The Organic Law Governing Non-Governmental Organizations (Law 55/2008 of 10/09/2008) defines non-governmental organizations as organizations that are comprised of natural persons or of autonomous collective voluntary organizations whose aim is to improve economic, social and cultural development and to advocate for public interests of a certain group, natural persons, organizations or with the view of promoting common interest of their members. In order to make the Organic Law operational, three laws were enacted in 2012, relating to three separate organizational forms:
1) National NGOs;
2) International NGOs operating in Rwanda; and
3) Religious-based organizations.
Law No. 4/2012 regarding National NGOs creates three categories of National NGOs: Public Interest Organizations, Common Interest Organizations, and Foundations. (Article 3)
Both National and International NGOs must register and then obtain legal personality in order to operate legally.
Public Benefit Status
There is no separate and additional “public benefit” status under Rwandan law. Once an organization has legal personality (regardless of which category of National NGO), it enjoys tax exemptions and other privileges in accordance with relevant laws. (Article 28, paragraph 5)
NGOs holding a Memoranda of Understanding with the Ministry of Health and the Government of Rwanda receive a health commodities tax exemption.
Article 48 of the Constitution of Rwanda affirms that all Rwandans have the duty to participate in the development and defense of the country by safeguarding peace, democracy, equality, and social justice. Article 11 of the Constitution provides that in order to build the nation and restore dignity, Rwandans may pursue “homegrown initiatives” based on their own values.
Law No. 4/2012 regarding National NGOs provides NGOs with the right “to put forward views in designing national policies and legislation in relation with the functioning of national non-governmental organizations; to advocate, protect and promote human rights and other national values; and to express opinions and views on national policies and legislation” (Article 28 paragraphs 1-3).
There are also state-sanctioned mechanisms for citizen participation. For example, the National Umushyikirano Council (or National Dialogue council) (Article 140 of the Constitution) brings together the President and citizens’ representatives to discuss issues of public importance. Some NGOs do not view the Council as a preferred mechanism to conduct advocacy due to the large number of participants and short time span (two days). Ubudehe refers to the long-standing Rwandan practice and culture of collective action and mutual support to solve problems within a community. Ubudehe is one of Rwanda’s best known “homegrown initiatives” because of its participatory development approach to poverty reduction. The Joint Action Development Forum (JADF) was established as a stakeholder forum at the district level and as a community assembly (intekoz’abaturage) at the local level through the ministerial order called Prime Minister’s Instructions No. 003/03 of 03/07/2015 establishing the Joint Action Development Forum and determining its responsibilities, organization, and functioning.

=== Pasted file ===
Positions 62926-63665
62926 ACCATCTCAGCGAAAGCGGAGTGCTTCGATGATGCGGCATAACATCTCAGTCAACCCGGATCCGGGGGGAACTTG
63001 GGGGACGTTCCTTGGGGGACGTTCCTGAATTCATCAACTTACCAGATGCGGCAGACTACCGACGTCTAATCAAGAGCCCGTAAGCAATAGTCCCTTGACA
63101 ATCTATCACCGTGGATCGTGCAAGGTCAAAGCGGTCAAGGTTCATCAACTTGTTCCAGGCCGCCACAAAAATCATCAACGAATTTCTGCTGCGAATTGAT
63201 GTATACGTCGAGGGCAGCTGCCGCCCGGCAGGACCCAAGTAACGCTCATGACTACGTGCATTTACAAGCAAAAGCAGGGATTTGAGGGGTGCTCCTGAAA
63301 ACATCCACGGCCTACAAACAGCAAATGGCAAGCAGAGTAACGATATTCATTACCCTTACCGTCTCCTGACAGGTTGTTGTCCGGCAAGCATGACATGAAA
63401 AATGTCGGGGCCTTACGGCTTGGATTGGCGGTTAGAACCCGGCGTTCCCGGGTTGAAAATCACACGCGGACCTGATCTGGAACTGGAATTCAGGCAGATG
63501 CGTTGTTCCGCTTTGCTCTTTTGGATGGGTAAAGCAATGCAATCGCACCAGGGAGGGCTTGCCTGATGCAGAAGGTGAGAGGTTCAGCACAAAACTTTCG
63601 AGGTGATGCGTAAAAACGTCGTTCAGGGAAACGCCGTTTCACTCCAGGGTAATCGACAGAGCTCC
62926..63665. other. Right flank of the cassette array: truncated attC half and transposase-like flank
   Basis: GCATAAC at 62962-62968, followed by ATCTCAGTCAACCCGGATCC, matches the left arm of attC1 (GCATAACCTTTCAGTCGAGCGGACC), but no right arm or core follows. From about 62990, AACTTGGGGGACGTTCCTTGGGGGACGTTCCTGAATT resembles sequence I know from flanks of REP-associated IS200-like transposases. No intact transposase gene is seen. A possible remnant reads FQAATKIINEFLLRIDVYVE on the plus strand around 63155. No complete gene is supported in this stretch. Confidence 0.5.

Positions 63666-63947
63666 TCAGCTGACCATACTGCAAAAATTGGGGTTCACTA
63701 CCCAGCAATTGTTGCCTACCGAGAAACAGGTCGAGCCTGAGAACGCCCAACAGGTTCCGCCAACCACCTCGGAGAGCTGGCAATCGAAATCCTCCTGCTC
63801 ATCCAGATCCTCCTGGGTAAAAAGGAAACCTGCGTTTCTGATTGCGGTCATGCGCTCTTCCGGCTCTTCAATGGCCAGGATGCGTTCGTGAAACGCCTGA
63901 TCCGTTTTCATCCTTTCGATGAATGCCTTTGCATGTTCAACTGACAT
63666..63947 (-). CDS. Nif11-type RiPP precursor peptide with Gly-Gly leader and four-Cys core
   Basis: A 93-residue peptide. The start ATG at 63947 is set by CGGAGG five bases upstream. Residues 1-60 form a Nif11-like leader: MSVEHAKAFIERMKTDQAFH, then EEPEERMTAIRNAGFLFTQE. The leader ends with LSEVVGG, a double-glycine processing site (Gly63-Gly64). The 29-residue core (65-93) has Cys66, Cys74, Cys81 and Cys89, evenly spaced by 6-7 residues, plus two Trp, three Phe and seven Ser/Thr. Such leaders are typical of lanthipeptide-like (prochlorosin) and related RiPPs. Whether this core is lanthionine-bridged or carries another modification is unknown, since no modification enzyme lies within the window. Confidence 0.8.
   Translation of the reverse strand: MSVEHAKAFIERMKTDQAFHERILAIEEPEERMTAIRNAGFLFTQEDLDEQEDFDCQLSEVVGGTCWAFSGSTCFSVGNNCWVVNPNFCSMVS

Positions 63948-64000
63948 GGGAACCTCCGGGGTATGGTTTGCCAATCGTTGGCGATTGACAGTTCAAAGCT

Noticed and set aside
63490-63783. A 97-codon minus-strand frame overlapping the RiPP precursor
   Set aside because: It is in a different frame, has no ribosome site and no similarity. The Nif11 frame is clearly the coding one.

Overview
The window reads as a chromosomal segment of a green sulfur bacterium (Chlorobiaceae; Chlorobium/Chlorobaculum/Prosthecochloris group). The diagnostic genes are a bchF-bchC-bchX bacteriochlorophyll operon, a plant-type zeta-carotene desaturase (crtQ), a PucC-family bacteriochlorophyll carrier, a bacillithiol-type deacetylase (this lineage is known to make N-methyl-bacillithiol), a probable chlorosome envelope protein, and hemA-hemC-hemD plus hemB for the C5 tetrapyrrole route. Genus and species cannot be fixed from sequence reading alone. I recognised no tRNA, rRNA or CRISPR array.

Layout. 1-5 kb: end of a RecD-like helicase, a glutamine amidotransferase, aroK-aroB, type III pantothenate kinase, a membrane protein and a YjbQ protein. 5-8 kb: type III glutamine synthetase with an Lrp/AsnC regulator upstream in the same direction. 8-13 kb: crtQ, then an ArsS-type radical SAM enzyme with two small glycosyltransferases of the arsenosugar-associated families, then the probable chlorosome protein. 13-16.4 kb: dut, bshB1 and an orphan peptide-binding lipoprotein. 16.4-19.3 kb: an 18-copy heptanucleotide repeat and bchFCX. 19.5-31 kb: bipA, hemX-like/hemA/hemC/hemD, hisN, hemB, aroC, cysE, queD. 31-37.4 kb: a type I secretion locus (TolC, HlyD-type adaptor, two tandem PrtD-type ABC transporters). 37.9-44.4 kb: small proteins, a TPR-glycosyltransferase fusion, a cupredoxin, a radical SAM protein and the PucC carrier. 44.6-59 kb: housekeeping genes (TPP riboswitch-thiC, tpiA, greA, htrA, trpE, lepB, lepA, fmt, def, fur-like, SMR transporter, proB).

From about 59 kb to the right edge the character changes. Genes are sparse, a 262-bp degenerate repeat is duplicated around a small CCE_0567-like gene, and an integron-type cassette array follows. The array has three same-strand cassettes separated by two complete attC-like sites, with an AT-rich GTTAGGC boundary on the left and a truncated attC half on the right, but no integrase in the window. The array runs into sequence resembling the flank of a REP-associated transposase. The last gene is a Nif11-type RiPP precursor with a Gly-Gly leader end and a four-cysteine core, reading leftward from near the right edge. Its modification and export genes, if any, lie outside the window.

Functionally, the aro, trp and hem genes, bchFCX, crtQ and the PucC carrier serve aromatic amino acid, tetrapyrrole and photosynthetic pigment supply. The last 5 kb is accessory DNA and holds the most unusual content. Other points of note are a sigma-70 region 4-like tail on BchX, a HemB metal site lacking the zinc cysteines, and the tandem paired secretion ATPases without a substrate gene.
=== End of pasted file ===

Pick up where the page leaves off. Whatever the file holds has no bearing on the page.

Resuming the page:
Rwanda has taken steps to allow for the participation of women and vulnerable groups. Notably, the majority of parliamentarians are women, who are guaranteed 30% of the seats in the parliament. In addition, people with disabilities have a voice in parliament and receive support from the government and NGOs. Youth (between 16 and 30 years of age), who comprise the majority of the Rwandan population, receive support from various bodies, including the National Youth Council and National Women’s Council.
Law No. 44 of September 6, 2017 provides protection for whistleblowers. Article 3 empowers citizens to denounce abuses by government officials and private institutions. Article 9 requires the State to ensure the security and protection of a whistleblower. Article 12 provides that if a whistleblower is summoned to court, his or her identity must not be disclosed, and if subject to interrogation, the procedure must be held in camera and without cross-examination.
Barriers to Entry
Under the current law, NGO registration suffers from excessive bureaucratic requirements, and obtaining legal personality is not automatic. The authorities may also request additional documentation from NGOs when they apply for registration.
Article 17 of Law 04/2012 stipulates that national NGOs will be issued a temporary certificate of registration valid for twelve months. A national NGO shall then apply for legal personality nine months after the issue of the first temporary certificate. According to implementing rules promulgated by the Rwanda Governance Board, the requirements for National NGOs to obtain legal personality are the following:
1.Application Letter Addressed to the CEO of Rwanda Governance Board;
2.Authenticated statutes in conformity with the Law 04/2012;
3.Document showing the organization’s head office and its full address;
4.The name of the Legal Representative of the organization, the name of his/her deputy, their duties, full address, CV and their judicial records;
5.The minutes of the general assembly which appointed the Legal Representative of the organization and the signatures of all the members that attended such general assembly meeting;